Modifications to share-based payment plans – I’m so incentivized!

I seldom need to dive into the intricacies of IFRS 2, and find that when I do, many of the concepts have invariably grown fuzzy. since the last time. I previously summed it up this way:

  • IFRS 2 is built more clearly than old Canadian GAAP was on the assumption that since no one gets something for nothing, an entity issuing share-based payments must have received some form of economic resources in return for them. That’s why, more than Canadian GAAP did, IFRS emphasizes measuring the share-based instruments at the fair value of the goods or services received, unless that fair value can’t be measured reliably. It follows, in broad terms, that certain kinds of conditions (so-called vesting conditions) will (at least in theory) affect the economic resources to be received, for example by incentivizing the recipients to work harder or better. Other kinds of conditions though (non-vesting conditions) won’t affect the resources received: the conditions are beyond the control of the recipients, so they’ll put in the same amount and quality of work either way. In the first case, then, the outcome of the condition may result in revising the expense in the light of experience (by applying forfeiture-style accounting), but in the second case it doesn’t. A broad-based market condition, such as a target return on a share index, always falls into the second category, because it reflects the performance not only of an entity itself but that of other entities outside the group as well, and so is inherently beyond the control of any employee.

The IASB made some changes a few years ago to specify, among other things, that vesting conditions are either “service conditions” or “performance conditions” and to provide further elaboration. Against that backdrop, CPA Canada’s IFRS Discussion Group recently discussed the following fact pattern:

  • Many entities include non-market performance conditions in their share-based payment arrangements. A non-market performance condition might be an EBITDA (earnings before interest, tax, depreciation and amortization) target required to be met for the award to vest. However, the adoption of a new accounting standard may bring into question whether the non-market performance conditions are still appropriate given the effect the new accounting standard would have on such conditions. For example:
  • (a) Net income may decrease under IFRS 9 Financial Instruments when applying the expected loss model for certain financial assets.
  • (b) The timing of revenue recognition may be earlier or later under IFRS 15 Revenue from Contracts with Customers.
  • (c) EBITDA may increase subsequent to the adoption of IFRS 16 Leases.
  • Entities may decide to modify their share-based payment arrangements to take into consideration the effect of the new accounting standard. For example, an entity might increase the EBITDA target to ensure such target considers the effect of adopting IFRS 16.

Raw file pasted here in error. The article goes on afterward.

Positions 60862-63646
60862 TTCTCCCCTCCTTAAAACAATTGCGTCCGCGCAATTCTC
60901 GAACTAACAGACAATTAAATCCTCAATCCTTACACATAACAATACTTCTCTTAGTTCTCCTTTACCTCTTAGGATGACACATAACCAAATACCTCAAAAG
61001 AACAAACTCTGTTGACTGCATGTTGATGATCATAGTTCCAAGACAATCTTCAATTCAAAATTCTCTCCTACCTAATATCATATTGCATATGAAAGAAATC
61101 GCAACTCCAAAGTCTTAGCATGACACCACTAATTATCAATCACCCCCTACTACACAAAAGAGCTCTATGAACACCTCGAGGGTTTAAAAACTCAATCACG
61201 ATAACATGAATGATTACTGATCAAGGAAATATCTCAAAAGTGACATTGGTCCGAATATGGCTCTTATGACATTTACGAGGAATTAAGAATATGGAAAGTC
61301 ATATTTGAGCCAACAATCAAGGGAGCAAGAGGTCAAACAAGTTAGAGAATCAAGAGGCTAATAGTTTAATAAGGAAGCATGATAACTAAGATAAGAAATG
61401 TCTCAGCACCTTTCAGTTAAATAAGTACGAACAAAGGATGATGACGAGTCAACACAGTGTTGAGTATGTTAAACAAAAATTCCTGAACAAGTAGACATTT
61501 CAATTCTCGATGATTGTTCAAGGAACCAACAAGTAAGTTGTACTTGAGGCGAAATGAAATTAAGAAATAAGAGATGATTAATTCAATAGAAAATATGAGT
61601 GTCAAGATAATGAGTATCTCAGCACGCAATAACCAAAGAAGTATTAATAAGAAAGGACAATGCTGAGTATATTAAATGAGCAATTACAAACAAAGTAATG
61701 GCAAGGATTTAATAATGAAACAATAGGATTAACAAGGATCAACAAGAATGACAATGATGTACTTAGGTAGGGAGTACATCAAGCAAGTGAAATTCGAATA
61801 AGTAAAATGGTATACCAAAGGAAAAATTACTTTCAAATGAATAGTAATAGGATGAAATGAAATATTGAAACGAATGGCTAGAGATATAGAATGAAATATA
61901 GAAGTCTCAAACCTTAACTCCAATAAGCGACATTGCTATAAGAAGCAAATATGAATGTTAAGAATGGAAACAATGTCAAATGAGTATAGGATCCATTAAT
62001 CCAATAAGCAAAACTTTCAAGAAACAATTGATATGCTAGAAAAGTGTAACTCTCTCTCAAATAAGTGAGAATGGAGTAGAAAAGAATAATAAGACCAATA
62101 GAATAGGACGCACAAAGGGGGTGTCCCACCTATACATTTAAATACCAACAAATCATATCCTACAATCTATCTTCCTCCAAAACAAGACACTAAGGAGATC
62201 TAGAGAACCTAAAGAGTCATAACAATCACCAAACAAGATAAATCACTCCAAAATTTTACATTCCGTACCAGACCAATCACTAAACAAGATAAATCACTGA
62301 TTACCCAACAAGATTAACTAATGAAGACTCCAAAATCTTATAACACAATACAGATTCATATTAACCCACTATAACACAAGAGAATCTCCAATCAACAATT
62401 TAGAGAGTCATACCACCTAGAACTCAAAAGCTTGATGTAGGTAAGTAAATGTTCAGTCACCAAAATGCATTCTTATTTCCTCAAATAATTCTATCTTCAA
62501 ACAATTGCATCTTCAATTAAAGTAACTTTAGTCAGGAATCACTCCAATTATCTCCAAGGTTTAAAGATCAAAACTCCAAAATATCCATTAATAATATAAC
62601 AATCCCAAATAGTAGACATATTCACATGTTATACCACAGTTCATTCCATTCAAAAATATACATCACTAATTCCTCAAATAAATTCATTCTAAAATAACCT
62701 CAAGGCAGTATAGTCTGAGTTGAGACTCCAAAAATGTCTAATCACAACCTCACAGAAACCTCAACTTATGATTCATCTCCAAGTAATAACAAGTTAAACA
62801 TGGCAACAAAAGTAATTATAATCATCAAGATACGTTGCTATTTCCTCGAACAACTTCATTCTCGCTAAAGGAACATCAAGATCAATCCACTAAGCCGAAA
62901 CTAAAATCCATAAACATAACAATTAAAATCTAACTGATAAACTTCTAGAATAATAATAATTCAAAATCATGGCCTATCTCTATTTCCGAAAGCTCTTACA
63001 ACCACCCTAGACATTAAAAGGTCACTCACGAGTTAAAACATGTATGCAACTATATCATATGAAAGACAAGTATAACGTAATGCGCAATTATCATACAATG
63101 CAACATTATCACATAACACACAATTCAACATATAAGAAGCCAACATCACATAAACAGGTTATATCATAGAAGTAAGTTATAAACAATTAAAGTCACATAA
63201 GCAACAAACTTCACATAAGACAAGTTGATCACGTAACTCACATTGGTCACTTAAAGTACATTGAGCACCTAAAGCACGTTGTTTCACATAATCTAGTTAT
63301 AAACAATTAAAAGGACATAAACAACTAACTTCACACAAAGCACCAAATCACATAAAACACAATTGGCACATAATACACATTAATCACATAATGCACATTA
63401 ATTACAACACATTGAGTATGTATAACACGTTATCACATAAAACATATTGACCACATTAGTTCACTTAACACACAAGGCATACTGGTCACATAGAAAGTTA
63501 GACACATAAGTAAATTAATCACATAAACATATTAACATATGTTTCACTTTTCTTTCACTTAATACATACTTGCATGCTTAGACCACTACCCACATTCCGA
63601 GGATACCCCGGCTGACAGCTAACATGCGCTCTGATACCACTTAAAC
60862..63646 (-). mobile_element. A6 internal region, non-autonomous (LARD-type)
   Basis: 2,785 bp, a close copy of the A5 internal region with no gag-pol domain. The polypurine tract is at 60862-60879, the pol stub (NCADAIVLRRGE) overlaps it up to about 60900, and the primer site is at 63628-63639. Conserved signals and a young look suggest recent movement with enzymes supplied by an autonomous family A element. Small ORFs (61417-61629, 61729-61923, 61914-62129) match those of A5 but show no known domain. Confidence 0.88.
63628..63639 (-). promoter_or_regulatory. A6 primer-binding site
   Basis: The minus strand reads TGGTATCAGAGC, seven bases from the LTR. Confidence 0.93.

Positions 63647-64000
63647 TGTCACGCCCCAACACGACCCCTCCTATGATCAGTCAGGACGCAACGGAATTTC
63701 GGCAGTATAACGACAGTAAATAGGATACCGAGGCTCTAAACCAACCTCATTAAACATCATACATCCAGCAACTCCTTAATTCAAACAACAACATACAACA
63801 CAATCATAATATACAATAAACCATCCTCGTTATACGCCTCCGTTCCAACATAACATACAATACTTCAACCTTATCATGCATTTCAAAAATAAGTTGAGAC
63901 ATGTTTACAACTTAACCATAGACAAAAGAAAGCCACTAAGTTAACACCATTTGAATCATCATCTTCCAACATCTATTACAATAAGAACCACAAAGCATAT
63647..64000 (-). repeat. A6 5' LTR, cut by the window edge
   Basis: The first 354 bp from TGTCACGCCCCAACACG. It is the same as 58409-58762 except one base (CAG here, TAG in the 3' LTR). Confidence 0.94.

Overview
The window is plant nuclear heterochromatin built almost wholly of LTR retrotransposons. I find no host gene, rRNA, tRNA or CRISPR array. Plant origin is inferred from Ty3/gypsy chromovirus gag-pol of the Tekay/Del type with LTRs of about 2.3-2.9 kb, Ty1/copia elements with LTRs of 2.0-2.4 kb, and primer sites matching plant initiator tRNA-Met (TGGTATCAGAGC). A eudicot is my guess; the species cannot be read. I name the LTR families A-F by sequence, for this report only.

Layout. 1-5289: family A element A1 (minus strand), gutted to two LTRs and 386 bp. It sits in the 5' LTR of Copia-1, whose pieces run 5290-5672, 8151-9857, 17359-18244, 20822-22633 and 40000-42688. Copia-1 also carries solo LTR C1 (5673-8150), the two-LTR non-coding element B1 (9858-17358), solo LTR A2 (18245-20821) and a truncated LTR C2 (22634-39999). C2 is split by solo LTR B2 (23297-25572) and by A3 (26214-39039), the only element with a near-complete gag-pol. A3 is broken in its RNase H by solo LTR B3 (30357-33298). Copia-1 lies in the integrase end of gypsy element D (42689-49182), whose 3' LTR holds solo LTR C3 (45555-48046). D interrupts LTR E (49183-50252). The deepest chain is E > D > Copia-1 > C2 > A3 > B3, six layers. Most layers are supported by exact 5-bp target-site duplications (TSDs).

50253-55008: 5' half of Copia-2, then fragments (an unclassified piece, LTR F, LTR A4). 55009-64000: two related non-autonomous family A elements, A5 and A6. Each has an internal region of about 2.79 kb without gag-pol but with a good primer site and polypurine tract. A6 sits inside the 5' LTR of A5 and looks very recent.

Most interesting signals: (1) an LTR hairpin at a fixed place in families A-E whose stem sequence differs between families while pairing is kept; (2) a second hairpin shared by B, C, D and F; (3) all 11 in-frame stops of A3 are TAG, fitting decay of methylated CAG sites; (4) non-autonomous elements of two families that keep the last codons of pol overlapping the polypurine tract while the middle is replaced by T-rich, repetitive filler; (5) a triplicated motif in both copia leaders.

The group generally thought that if the share-based payment arrangement already specified how to account for a change in non-performance market conditions, then the change wouldn’t constitute a modification to the plan (they thought this would be unusual though). The group also agreed that if a modification does exist, and it increases the total fair value of the arrangement or is otherwise beneficial to the employee, then an accounting impact arises. But it’s not entirely clear how exactly to make this assessment.

For example, suppose a current award contains (in addition to a service condition) a vesting condition that the entity achieve cumulative EBITDA exceeding $1,000 over a 3-year period. The entity expects a new accounting standard to add an estimated $300 to expected EBITDA over that timeline, so it raises the amount of the performance condition accordingly, or maybe by a somewhat different amount. You might conclude that since the new EBITDA target is higher than the old one, then the modification plainly isn’t beneficial to the employee. On the other hand, looking only at the absolute amount of the change in the target may not provide a full picture of what the adjustment represents. Perhaps some modifications to vesting conditions could or should be bifurcated into a neutral portion that solely seeks to respond to a change in accounting standards, and an employee-specific portion which may or may not be beneficial to them, depending on the facts.

The group didn’t reach a single view on this. The report sums up:

  • Group members noted that the adoption of IFRS 16 may be triggering entities to revisit non-market performance measures in their share-based payment arrangements because of the standard’s effect on key metrics like EBITDA. However, some entities may build such changes into their next series of awards so that a modification to outstanding awards is not triggered. The Group noted that this issue has been discussed globally, with strong views held on both sides.

Again, the key conceptual question is whether a particular change to a plan affects the economic resources to be received from the underlying recipient, for example by incentivizing the individual to work harder or better. Obviously, this all depends on a somewhat abstract and programmatic view of human behaviour in the first place, and that may get pushed almost to absurdity in concluding that a particular tweak to the targets within a plan has a quantifiable impact on how the underlying individual behaves. Still, as we just learned, strong views exist on the topic, so beware!

The opinions expressed are solely those of the author

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